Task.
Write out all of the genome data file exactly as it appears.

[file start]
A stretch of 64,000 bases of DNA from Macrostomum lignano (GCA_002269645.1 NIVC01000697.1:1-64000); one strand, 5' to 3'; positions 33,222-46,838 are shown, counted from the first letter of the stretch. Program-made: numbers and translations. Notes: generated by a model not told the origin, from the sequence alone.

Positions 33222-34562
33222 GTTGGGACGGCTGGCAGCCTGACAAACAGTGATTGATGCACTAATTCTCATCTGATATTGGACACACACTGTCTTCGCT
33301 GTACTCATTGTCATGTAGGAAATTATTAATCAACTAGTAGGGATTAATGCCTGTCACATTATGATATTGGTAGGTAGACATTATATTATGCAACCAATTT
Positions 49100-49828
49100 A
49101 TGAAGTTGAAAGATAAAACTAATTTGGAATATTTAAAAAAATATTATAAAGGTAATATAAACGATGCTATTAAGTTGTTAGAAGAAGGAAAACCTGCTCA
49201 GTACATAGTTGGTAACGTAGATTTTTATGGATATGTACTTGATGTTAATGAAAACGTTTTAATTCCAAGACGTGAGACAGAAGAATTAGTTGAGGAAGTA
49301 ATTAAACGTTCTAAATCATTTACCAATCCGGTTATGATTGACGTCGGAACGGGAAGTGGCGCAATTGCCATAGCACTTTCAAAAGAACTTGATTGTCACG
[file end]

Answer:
A stretch of 64,000 bases of DNA from Macrostomum lignano (GCA_002269645.1 NIVC01000697.1:1-64000); one strand, 5' to 3'; positions 33,222-46,838 are shown, counted from the first letter of the stretch. Program-made: numbers and translations. Notes: generated by a model not told the origin, from the sequence alone.

Positions 33222-34562
33222 GTTGGGACGGCTGGCAGCCTGACAAACAGTGATTGATGCACTAATTCTCATCTGATATTGGACACACACTGTCTTCGCT
33301 GTACTCATTGTCATGTAGGAAATTATTAATCAACTAGTAGGGATTAATGCCTGTCACATTATGATATTGGTAGGTAGACATTATATTATGCAACCAATTT
Positions 49100-49828
49100 A
49101 TGAAGTTGAAAGATAAAACTAATTTGGAATATTTAAAAAAATATTATAAAGGTAATATAAACGATGCTATTAAGTTGTTAGAAGAAGGAAAACCTGCTCA
49201 GTACATAGTTGGTAACGTAGATTTTTATGGATATGTACTTGATGTTAATGAAAACGTTTTAATTCCAAGACGTGAGACAGAAGAATTAGTTGAGGAAGTA
49301 ATTAAACGTTCTAAATCATTTACCAATCCGGTTATGATTGACGTCGGAACGGGAAGTGGCGCAATTGCCATAGCACTTTCAAAAGAACTTGATTGTCACG